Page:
Keep contact precise and to the point. Let them know exactly what you want/need, and they’ll be more liable to respond. A nebulous email asking them to be involved in employer engagement events at an unspecified time or place will usually be ignored.
Sample employer engagement letters/emails can be found here.
Step 5 – Agreeing objectives
Once you have a reply in your inbox, it’s important to allocate time for a phone or Skype conversation to discuss the event: the general who, what, where and when. After this, email them to confirm what has been agreed.
Step 6a – Keep contact going
Don’t just ignore them until the date and wonder why they’ve not turned up. Send them an email a week or so beforehand saying you’re looking forward to seeing them and to confirm date, time, location and any other important info such as parking arrangements. You should also:
- make sure you keep the employer in the loop about the type of location (classroom, hall etc.)
- make sure they understand that they won’t be left alone with pupils, which is often a key worry
- explain why you need to go through a safeguarding process
- provide the employer with a list of topics that pupils might ask about to help them feel prepared
- make sure that you provide an emergency contact number, that way if the employer hits a problem on the day they can get in touch. We all know how difficult it is to get through the school switchboard first thing in the morning!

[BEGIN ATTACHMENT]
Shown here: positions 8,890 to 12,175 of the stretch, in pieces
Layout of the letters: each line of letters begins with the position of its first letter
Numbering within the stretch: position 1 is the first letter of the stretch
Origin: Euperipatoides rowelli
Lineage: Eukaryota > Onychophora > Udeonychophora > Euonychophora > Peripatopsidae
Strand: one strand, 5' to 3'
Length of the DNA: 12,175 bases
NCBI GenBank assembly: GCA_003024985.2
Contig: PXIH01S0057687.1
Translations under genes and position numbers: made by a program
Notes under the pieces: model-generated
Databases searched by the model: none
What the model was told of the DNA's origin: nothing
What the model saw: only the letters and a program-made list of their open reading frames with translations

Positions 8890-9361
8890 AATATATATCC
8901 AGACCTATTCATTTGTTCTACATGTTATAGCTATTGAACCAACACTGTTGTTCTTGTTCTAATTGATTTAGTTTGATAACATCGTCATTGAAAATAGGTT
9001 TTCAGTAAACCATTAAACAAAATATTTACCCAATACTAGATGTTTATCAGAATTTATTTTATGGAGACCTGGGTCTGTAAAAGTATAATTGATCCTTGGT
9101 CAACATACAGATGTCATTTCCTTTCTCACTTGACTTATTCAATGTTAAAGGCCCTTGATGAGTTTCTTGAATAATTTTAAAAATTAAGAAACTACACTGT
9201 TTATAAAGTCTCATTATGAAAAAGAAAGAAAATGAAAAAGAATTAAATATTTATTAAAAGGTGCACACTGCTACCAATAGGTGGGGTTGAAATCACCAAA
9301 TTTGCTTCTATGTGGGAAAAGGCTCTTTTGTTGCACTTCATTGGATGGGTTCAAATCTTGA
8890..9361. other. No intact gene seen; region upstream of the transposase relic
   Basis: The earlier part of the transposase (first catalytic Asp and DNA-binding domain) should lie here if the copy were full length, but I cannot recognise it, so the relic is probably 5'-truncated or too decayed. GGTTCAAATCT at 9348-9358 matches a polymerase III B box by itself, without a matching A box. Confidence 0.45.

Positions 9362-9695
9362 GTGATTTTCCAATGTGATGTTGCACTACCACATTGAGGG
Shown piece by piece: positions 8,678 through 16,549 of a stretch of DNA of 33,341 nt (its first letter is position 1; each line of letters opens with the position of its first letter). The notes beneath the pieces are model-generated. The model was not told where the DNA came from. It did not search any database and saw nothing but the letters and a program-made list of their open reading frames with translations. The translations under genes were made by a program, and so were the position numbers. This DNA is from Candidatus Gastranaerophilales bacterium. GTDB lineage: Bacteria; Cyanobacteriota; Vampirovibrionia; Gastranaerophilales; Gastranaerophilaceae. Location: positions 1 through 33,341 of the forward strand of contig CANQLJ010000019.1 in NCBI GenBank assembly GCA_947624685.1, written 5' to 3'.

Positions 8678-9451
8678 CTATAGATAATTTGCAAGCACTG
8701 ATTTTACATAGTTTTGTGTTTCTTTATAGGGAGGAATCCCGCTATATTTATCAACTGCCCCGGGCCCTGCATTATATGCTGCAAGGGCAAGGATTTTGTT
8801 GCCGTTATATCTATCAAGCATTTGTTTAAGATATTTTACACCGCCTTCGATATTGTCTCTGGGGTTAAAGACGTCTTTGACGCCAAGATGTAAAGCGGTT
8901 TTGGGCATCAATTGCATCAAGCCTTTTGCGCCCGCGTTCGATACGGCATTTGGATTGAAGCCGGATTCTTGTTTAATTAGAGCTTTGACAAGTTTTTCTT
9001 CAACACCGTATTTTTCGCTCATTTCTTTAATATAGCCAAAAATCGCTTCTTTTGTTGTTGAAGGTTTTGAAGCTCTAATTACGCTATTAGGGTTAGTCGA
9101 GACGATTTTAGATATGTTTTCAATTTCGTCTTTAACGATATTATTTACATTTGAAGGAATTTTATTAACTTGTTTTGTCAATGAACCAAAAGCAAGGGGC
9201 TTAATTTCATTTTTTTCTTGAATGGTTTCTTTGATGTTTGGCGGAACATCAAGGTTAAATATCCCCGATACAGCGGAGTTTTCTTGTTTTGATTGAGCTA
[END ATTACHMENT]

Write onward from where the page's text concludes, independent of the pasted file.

Step 6b – Prepare students
Prepare students by advertising the event if it’s an open one such as a careers café. Ensure they know the purpose of the event. E.g. Our mock interview day is to help you to be ready to face your first interview. If it’s an assembly this step probably won’t be needed. However, if it’s a workshop or a careers fair you might want to provide prompt sheets of questions to ask and expected behaviour such as making eye contact and shaking hands.
Step 7 – THE BIG DAY
Relax and enjoy it, you’ve done your best to ensure nothing goes wrong.
Step 8 – After the event
Email and thank them. Feedback nice reviews and ask if they’d be prepared to take part in other activities in the future. This way you have a database of employers you can call on which cuts out the enormous chunk of work at steps 2 and 4 and allows you to concentrate on planning events with employers who you know and who know you.
Keep in touch with the employers, send them update emails or Christmas cards, or invite them to the school fete. You could even offer to host networking events that allow businesses that work with your school to network and make useful contacts. Most of this can be automated with a mailing list and a single email, but pays huge dividends in terms of having a ready-made pool of willing supporters of employer and HE/FE engagements.
Finally, what does this look like in reality? Have a look at the resource below which I designed for National Careers Week; it may well help you make more sense of the process.
Janet is a teacher with over 15 years experience providing award winning careers education and 25 successful years teaching business studies in schools and colleges throughout London. She adopted her tongue-in-cheek Twitter name, @CareersDefender, after a particularly hard time convincing her school’s Senior Leadership Team of the value of careers education; something she passionately believes in.